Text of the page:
That is a fairly simplistic way of viewing it and yet that is just about the level of sophistication that most trainees bring to thinking about rest periods. But wait! It makes sense on some level. To keep things simple, for our purposes we can define strength and endurance in the following way:

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Amplitude Of Movement, Law of Repetitive Motion, and Plyometrics

by EricTEricT 13 Aug 2010 00:02

You may have heard trainers and coaches talk about movement amplitude. I often talk about amplitude as being one of those performance characteristics that determine the outcome of a training regimen and one of the factors indicating reductions or improvement in performance.

Amplitude is also part of the "law of repetitive motion" equation developed by Dr. Michael P. Leahy, who is the founder of Active Release Techniques (ART). This "law" is an equation describing the interaction between various parameters of human motion: I=NF/AR where:

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Defining Stress as Stress and Rest Between Sets

by EricTEricT 03 May 2010 13:40

Semantics. That's what I'm thinking about. Language can be so subtle it's downright frustrating. So frustrating in fact that there comes a point where we just don't want to be bothered by its nuances. We want broad, sweeping definitions. Hence, the origin of such phrases as "that's just semantics", or "you're arguing semantics".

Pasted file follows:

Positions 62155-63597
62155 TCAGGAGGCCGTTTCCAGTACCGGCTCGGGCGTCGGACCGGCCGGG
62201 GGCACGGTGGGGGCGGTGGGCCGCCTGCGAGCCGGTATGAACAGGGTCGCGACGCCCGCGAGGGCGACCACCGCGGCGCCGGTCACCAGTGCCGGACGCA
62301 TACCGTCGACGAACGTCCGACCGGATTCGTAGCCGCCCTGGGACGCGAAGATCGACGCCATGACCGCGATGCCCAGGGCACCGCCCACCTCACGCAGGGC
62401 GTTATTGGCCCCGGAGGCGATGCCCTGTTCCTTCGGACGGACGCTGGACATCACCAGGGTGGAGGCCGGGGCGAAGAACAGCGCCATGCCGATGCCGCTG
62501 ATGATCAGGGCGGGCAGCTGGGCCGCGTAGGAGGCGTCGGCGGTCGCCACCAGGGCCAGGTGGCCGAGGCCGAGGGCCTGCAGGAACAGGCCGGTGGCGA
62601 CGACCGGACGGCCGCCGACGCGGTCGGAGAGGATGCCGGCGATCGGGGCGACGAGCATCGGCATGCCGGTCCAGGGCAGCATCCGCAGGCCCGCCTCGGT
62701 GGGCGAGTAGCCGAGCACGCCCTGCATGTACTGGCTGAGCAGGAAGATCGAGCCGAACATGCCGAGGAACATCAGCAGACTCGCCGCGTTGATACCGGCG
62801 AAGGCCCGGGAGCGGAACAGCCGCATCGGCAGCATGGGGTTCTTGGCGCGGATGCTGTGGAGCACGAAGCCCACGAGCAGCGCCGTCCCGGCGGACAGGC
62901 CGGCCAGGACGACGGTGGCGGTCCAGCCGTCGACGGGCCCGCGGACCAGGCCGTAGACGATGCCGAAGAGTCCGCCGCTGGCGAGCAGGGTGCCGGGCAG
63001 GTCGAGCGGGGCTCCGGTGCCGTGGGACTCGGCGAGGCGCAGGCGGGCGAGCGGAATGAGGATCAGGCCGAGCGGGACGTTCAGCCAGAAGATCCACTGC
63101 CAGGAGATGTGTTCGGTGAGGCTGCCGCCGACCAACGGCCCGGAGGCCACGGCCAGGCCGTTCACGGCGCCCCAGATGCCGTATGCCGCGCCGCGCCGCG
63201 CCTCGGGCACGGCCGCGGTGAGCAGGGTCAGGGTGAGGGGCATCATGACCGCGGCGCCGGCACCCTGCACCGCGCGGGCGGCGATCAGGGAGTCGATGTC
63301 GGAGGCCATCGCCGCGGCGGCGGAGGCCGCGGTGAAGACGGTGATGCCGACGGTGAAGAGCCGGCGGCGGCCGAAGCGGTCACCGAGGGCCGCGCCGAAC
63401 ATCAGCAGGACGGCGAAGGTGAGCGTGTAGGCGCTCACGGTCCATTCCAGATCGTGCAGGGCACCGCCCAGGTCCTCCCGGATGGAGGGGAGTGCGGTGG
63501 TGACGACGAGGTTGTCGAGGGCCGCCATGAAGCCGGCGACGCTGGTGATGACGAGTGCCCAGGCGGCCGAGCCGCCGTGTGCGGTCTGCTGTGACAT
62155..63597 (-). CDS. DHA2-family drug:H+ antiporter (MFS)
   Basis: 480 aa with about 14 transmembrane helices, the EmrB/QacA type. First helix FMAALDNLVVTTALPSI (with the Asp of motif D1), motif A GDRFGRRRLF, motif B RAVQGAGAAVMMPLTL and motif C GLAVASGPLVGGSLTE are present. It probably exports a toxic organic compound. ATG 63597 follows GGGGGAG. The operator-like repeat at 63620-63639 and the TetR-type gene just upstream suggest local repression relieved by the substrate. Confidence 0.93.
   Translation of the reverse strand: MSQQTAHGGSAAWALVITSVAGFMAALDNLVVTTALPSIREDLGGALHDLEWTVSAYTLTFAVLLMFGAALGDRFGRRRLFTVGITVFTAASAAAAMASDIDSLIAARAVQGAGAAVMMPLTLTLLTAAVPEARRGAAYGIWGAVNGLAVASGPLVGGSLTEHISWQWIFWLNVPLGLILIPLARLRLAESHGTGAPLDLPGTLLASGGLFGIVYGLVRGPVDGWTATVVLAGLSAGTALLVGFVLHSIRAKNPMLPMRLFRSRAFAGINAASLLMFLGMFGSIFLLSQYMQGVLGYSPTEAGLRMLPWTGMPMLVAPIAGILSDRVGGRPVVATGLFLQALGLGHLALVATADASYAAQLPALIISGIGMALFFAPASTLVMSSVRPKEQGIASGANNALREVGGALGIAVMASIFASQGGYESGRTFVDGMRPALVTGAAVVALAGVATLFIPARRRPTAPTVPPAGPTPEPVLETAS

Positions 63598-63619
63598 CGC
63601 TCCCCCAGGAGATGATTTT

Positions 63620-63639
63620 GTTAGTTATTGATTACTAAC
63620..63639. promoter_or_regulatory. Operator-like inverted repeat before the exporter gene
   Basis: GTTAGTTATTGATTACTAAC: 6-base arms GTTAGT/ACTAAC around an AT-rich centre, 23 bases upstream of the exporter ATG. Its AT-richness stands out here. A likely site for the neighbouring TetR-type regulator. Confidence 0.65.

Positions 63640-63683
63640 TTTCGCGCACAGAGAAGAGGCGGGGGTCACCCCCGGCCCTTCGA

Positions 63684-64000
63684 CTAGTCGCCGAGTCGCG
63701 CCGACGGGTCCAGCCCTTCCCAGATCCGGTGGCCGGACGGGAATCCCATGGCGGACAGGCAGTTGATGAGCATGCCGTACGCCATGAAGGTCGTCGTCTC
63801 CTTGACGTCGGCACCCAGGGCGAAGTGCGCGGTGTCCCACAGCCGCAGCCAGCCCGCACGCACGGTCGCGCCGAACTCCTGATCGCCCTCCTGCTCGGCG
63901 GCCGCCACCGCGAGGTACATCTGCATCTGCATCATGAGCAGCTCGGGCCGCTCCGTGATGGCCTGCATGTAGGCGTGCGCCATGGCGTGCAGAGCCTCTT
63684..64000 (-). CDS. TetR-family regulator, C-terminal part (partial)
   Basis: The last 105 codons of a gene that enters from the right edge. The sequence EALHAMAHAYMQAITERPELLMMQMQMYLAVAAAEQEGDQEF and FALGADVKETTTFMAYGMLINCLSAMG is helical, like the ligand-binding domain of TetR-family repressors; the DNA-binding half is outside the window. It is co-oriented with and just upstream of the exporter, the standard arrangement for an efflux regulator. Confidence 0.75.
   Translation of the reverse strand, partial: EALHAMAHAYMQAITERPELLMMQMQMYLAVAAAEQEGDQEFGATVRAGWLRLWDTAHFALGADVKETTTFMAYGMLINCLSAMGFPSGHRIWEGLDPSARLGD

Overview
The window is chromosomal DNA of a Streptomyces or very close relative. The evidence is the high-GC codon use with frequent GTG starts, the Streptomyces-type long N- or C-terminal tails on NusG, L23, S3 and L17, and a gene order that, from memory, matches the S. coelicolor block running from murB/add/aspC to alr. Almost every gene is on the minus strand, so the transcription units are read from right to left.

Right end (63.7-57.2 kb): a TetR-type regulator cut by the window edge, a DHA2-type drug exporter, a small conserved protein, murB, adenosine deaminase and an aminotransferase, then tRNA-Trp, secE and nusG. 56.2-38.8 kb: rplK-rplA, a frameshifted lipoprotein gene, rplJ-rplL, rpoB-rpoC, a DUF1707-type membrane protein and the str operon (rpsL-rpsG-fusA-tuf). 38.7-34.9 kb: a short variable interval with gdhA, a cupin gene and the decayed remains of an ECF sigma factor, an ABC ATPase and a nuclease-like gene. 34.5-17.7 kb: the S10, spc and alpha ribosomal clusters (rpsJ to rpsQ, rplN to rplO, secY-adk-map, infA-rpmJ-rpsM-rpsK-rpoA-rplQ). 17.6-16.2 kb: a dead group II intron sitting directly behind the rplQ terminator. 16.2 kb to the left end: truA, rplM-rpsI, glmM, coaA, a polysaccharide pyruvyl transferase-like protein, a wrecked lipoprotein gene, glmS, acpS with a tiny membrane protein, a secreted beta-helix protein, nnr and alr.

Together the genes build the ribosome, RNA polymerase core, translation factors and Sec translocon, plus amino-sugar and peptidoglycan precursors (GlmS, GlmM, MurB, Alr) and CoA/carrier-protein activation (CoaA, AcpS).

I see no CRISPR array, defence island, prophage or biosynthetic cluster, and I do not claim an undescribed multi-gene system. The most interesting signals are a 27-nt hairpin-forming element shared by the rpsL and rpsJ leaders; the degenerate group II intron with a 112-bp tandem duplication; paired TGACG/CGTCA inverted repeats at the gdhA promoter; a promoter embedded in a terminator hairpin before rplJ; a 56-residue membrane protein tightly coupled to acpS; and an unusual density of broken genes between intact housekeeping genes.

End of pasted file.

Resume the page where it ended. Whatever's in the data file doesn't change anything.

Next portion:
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A Strength Training Fallacy: The False Compromise

by EricTEricT 30 Mar 2010 19:52

Did your mom ever tell you that when you have a disagreement with a friend you have to learn to compromise? Not to disrespect your mom but the idea that we always must reach a compromise is nonsense and is a common fallacy of thought.

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Bodyweight Exercises: The Wide Eyed-Effect

by EricTEricT 13 Feb 2010 18:51

The body weight boom is on. To hear people talk you'd think that calisthenics and body weight exercises, in general, had just been invented last year and were the best thing since the campfire.

Gymnastics skills have been joined to the traditional and well-known exercises to create a very popular market. A perfect example is the handstand pushup. A Google search will reveal countless articles and also a great many very expensive products supposed to teach you to achieve one.

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BASIC Progression and Bulgarian Split Squats

by EricTEricT 06 Sep 2009 17:53

I am always bringing up, obsessively you might say, how there are many different ways to progress in strength training. And, in fact, how many different things we do and achieve represent progression that we don't even recognize.

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Strength: Simple But Difficult?

by EricTEricT 05 Jul 2009 22:32

QUALIFIED.

That is a very important word. A reason I avoid using terse, oversimplified statements, which I refer to as aphorisms, is because for them to be useful they usually need to be qualified. That is, a set of conditions and explanation have to be put in place so that they fit a general audience. So that they are not taken too far.

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This page created 26 Aug 2009 01:14
Last updated 24 Feb 2015 05:10